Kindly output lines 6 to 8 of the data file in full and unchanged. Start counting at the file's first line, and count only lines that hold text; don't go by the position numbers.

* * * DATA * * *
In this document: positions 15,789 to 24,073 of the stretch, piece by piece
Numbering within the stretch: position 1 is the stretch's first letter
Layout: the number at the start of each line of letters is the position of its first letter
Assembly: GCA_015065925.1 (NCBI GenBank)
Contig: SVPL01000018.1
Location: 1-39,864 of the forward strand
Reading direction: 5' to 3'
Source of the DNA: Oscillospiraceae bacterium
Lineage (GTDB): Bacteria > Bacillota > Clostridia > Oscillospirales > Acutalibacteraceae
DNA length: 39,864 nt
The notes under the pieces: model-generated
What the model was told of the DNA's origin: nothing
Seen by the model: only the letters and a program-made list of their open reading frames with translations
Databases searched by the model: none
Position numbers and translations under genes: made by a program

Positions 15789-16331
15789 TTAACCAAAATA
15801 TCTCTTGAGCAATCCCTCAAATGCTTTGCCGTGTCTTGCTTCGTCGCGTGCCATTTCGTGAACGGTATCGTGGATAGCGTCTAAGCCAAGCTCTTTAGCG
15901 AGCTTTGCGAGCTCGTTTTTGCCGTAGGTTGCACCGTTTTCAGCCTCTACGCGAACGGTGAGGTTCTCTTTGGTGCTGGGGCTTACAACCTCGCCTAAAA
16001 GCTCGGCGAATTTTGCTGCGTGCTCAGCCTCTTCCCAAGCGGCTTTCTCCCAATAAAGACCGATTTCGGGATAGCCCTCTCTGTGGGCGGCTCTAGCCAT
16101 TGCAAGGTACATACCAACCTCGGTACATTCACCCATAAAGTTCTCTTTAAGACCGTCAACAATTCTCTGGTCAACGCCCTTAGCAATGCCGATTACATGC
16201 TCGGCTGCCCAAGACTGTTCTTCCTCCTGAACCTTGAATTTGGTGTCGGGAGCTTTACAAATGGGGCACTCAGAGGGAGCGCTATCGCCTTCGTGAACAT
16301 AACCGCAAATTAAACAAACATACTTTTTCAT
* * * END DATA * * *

Location: 1-39,864 of the forward strand
Reading direction: 5' to 3'
Source of the DNA: Oscillospiraceae bacterium